It was a pretty big life moment. My biggest business win to date. The ante: upped.
And yet, for a couple of spirit-grinding days in early February after launching Bright-Eyed & Blog-Hearted, instead of allowing myself to feel intoxicated by wonder and revelry and JOYFUL ELATION – I sprinted the other way.
In the moments where I could have been celebrating, I was instead laser-focused on a not-so-subtle prickle in my stomach. Oh hey there, guilt.
In the moments where I could have, creative exhaustion in tow, smiled and owned the fact that A Big Thing Had Been Achieved, I could feel myself slicing my satisfaction into tiny cubes to make it more palatable.
It was textbook Upper Limit stuff – ‘This is all happening exactly as I hoped and now I’m freaking out and do I even deserve this?!’ and I felt like I’d abandoned myself in the very moment I’d been working towards.
Which is precisely why I want to talk about the ways we diminish our joy (and why we need to stop that madness, stat.)
The truth is, it’s a bit of an epidemic.
So I decided to put a call out on Facebook late last week for some real-life examples of the ways we downplay our joy, and here are some of the tender-hearted, beautifully honest responses I received back.
We have the tendency to skim these things (go on, admit it!) but I encourage you take the time to read through them all and let that strong, silent ‘YESSS… I know exactly what you mean’ reverberate through you.
We’re all connected. The form may be different, but our feelings are universal. See yourself in these stories; a reminder that we’re never alone in our suffering or our silent suppression. These words are truly the backbone of this post.
Diminishing my joy looks like….
“I smother my joy by comparing myself to others – mainly when looking at others as examples of how they do things. This usually happens when I get an idea – a spark of potential, a hint of something expansive – and instead of following my own gut, trusting in my abilities and launching right in, I look to see how other people do similar things. Following someone else’s truth.
Which of course brings up the “I’m not good enoughs” and “there’s no way I can do it as good as that” – which metaphorically speaking is like throwing a big bucket of water over my beautiful spark of an idea and joy gets drowned in the process (never having had the opportunity to flourish in the first place).” — Amy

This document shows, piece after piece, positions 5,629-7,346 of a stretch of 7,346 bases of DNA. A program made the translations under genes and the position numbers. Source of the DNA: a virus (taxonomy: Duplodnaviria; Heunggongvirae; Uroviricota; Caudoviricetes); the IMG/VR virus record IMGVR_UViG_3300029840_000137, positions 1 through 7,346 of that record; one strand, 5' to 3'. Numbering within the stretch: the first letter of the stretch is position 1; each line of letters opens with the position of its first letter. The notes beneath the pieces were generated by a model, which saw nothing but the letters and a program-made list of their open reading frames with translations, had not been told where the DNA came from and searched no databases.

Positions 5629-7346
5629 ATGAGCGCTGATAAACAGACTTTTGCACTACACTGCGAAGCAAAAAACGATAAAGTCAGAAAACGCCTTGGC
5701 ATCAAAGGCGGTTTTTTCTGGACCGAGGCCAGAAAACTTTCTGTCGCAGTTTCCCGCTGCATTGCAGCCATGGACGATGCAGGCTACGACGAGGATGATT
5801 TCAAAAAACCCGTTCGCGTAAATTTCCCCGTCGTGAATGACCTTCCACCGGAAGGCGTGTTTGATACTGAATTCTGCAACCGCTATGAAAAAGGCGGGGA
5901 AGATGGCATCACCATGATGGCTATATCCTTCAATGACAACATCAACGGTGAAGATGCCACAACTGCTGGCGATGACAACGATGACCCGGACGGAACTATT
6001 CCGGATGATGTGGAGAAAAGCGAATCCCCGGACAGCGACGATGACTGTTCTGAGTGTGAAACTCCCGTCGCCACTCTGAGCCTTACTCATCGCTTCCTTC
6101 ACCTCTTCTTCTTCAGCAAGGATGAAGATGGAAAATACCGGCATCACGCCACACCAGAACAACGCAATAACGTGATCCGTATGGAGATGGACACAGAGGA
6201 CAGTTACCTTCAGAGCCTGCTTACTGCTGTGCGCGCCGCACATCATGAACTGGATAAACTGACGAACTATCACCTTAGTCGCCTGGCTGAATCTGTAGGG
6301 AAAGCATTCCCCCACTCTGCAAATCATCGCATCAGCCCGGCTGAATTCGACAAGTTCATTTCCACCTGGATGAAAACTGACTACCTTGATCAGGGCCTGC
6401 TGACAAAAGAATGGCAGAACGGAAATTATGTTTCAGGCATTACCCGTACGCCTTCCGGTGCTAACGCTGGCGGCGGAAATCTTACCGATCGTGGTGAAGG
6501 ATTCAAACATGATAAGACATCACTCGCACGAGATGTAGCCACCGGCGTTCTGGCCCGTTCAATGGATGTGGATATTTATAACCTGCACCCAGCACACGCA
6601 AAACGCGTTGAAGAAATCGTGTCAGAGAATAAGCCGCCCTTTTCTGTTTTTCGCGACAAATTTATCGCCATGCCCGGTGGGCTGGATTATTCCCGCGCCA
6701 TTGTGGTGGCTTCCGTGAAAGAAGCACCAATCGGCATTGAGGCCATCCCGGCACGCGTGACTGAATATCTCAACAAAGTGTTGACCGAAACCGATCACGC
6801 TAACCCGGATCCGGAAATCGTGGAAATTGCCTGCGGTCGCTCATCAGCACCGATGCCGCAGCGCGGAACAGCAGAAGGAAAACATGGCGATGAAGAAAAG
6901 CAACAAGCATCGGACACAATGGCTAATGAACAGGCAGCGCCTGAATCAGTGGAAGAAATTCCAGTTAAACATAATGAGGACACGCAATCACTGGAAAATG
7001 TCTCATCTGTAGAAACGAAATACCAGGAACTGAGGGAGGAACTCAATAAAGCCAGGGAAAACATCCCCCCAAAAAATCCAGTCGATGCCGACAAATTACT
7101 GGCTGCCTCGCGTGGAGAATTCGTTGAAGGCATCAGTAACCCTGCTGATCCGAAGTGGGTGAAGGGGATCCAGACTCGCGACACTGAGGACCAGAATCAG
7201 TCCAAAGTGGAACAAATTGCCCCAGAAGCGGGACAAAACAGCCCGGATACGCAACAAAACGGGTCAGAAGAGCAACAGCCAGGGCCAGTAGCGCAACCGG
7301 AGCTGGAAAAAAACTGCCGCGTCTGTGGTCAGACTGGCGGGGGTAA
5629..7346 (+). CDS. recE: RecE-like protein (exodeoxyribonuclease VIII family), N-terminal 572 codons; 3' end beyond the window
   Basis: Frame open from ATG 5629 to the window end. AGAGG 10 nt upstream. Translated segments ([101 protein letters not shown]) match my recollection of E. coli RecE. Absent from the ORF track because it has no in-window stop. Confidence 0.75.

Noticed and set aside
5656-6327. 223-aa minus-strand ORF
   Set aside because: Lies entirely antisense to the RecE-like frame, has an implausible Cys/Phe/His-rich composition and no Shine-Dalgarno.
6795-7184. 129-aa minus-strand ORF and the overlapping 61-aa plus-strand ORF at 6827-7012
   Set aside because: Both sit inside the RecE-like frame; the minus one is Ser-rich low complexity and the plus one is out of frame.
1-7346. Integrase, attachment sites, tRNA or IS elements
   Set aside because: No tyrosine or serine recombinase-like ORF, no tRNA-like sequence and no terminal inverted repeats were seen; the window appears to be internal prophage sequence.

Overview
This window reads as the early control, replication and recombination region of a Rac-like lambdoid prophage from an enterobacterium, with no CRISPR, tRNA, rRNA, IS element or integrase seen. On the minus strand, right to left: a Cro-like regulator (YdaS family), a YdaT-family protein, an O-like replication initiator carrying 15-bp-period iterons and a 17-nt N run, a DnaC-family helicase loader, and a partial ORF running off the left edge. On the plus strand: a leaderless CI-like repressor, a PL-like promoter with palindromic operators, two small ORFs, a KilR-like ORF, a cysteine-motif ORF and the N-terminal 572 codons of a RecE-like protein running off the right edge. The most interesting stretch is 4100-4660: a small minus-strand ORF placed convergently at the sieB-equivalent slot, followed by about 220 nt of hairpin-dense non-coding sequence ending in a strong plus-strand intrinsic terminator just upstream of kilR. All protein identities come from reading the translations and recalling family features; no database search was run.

“When I’m flying high, achieving all I have set out to do – connecting with amazing people, showing up to love, stepping out of my comfort zone and daring to be different, expressing myself authentically, indulging in what makes me happy – there are many moments of intense joy and a beautiful deep sense of gratitude. My days are often filled with ‘pinch myself moments’ and many thank you, thank you, thank you’s being uttered.
But then, often out of no where, I get struck by comparisontitis. I catch myself comparing what I have achieved and how long it took me to get here with other people’s journeys.” — Leah
“I think a huge thing for me is when I’m on the cusp of something big and my whole being is vibing on a gigantic frequency – the connections are happening, the support is rolling in, the creative juices are flowing, and out of no where comes this bolt of ‘hey there girl, hold your horses!’….
For me it’s the tiny mad idea that tells me that I’m too big for my boots, that stepping and shining is egotistical. I diminish my joy by believing the tiny voice rather than embracing my soul’s whisper to ‘go for it’.” — Jennifer
“I have never really liked to show my excitement to other people. I often get uncomfortable when the spotlight is directed my way. So I deflect when people ask questions about me or want to know more about what I have going on. I have been conditioned to believe that to step out and share my successes or joy with those around me who aren’t experiencing a similar set of circumstances is cruel, mean and even rude. So I play down my wins, deflect any seedling of praise and avoid the spotlight.
I don’t allow myself to completely experience the wondrousness of joy in case I offend someone or bring up any uncomfortable feelings for them. I am learning that it’s okay to be pursuing something that completely lights up my entire being even if no one around me is experiencing anything remotely similar.” — Meg
FEAR OF WHAT OTHER PEOPLE THINK
“My dear husband and I have been planning a BIG overseas adventure. Because of my constant worry about others thinking that chucking in my job and spending a house deposits worth of cashola on our venture was irresponsible and immature I tended to downplay the sheer excitement, joy and exhilaration I felt and put all of our wild plans down to just following my hubby’s crazy ideas – blame any fallout on him right?
As our departure date neared I realised how silly (and detrimental to my happiness) this was and now proudly claim this crazy idea and all the joy that comes with it as totally mine as well. The more conviction I show for my ideas and actions, the more support I receive.” — Jessie
“I diminish my joy by not shouting from the rooftops how friggin crazy amazing my life is, how I’ve manifested all that I want in life. A spiritual relationship, living in paradise and working full time in my meditation business. I diminish expressing my joy thinking I’ll make others feel bad if they’re struggling with what they’re creating and I don’t want to separate myself from others.
I want them to see me as equal and that I empathise and understand their struggles. And I do! It just gets screwy in my head as I confuse empathy with complaining alongside someone.” — Mish
“I played down and shrinked away from my achievement of healing my body of adrenal fatigue, Hashimoto’s and PCOS to once again become fertile (in a medical/health definition) without traditional medication. As a uni student with little to no disposable income, I was spending all my money on organic, nourishing foods, brewing my own kombucha, getting fortnightly acupuncture and osteopathy, instead of spending my spare money on going out, music festivals and alcohol like my peers.
It took two years of sacrifice, self-doubt and determination, and I’m so filled with joy that I was able to actually make it happen! Until very recently, I downplayed this big time, playing it off as ‘I guess it was just a temporary thing’ when people and clients have awed at me. I was nearly apologising for making it seem like such a ‘big deal’ too!” — Helen